Daily and forever taunting us is the reminder of the power that words possess. We grew up believing that “sticks and stones may break our bones, but words will never hurt [us].”
But we all knew from the moment we sang the rhyme, it was so very and deeply untrue. Yet, because of that little rhyme, we believed that pushing our emotions or responses to hurtful words deeper into the dungeons of who were are, was our only defense mechanism from the sting that words can bring.
It’s amazing to me, how many of us carry around words from even our childhood that can haunt us in the middle of the day; when our partners make comments, when a co-worker talks behind our backs, when our children say something to us or about us that carry more weight than they should, because we suppressed those words that were uttered before our nursery rhyme.
And so those words, never come up for air, until we throw them back at some other undeserving recipient as they fester and poison in the back of our minds and in the pits of our stomachs. Landmines in our lives for any and all to set off as they too throw their childhood words back at us.
Words have the power to heal or destroy.
I sat in my first phycologist office when I was 21. I didn’t continue going for long, she would ask the same questions that I would ask myself but never had the courage to answer. So I learned to respond to my own questions. Shortly thereafter, the phycologist rate wasn’t in the budget. But there was one session, that made all the difference. It was one of those moments that are replayed in color when we think of them. The slow-motion reel of a frozen moment in time; a time that obviously was powerful enough to cut through all the other seconds that pass in our lives.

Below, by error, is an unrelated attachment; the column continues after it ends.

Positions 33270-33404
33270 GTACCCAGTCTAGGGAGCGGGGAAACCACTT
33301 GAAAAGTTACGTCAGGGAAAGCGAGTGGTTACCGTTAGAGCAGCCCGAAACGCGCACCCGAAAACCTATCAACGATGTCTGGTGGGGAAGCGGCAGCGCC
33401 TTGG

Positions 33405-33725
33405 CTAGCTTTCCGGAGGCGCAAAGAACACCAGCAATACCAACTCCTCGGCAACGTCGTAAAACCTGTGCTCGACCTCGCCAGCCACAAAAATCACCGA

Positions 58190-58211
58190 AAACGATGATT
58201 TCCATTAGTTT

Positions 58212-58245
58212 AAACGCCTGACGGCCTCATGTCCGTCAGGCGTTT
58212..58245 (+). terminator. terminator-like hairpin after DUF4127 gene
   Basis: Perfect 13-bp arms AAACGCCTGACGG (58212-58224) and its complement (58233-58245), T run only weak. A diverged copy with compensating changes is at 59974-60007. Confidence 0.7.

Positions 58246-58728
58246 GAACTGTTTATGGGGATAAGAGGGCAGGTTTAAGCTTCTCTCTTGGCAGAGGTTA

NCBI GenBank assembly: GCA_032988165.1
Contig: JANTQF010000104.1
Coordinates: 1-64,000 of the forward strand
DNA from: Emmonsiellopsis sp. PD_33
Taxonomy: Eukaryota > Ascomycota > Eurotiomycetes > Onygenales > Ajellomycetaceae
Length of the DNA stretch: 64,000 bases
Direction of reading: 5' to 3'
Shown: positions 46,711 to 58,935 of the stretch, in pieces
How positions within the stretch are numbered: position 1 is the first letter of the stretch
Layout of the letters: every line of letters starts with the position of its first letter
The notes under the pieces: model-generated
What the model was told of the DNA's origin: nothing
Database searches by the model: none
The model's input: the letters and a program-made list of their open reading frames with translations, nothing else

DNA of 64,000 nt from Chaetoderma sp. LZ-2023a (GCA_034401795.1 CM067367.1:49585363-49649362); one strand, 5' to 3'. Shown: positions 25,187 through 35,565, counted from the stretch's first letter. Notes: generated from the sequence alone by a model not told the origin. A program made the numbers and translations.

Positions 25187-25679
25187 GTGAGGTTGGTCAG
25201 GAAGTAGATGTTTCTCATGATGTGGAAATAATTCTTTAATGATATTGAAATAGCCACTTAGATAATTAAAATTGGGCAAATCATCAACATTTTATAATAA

She pulled out a toy chest. Yes, I’m serious: a toy chest. I thought, “well at least she didn’t pull out puppets.”
She asked me to pick out a toy figure that represented each member of my family. I won’t divulge every toy because perhaps there is a book hiding somewhere in the confines of my mind’s library that will cleverly and creatively grant you access to those secrets. But I will give you one. For my father, I picked up two toys. One I will not mention. The other: a volcano. More lava covered the toy volcano than did mud and ash. It was an active volcano waiting to burst its destructive power over every proverbial city of Pompii hosted in our hearts.
As I went through the collection of toys with the psychiatrist, and finally fell to those last two toys, the response after the sigh and stating of who those represent has been one of the single most powerful comments on the road to my discovery: “You give him too much power.”
I think we give so many people and things, to much power. This is true for passive aggressive comments I receive about my blog. This is true concerning the office comments about my ‘undeserving’ successes or title. This is true when in an argument with family or a nasty stranger that attempts to ruin my day.
Words have the power to heal or destroy. But that power belongs to the one receiving the words, not the one wielding.
MAA Log: Day 13
Mindfulness, Acceptance, Appreciation
I am mindful that I, as well as all others, wield words in a careless and destructive manner. I am mindful that I can not change or stop others from doing so. I am mindful that words have the power to heal or destroy. I am mindful that the power of words is not possessed by the words of those that wield them, but in and by me, the receiver.
I accept that only I have the power to allow words to heal or destroy me. The nursery rhyme of old is a big lie that keeps our heart shackled to the very words the rhyme was meant to reject. Words hurt deeper than broken bones – if we let them. I in return accept the accountability that the words I use with others can heal or destroy. It is not my power that uses them in these manners, but it is my responsibility to be sensitive to the very nature and environment of other’s hearts that may use them how they wish. I can not control this, but I can be mindful before I speak.
I appreciate the power that is naturally ours to direct our own paths and hearts to healing and life. I appreciate those in my life who continue to encourage me with their words. Those who choose, instead of picking apart things that I do, even in their disagreement, find the pieces that speak to them in a positive manner and in return speak with me in the same tone. I am appreciative of the ability to communicate with others and the many different ways the same experience can create different perspectives and language. What a powerful tool we all possess.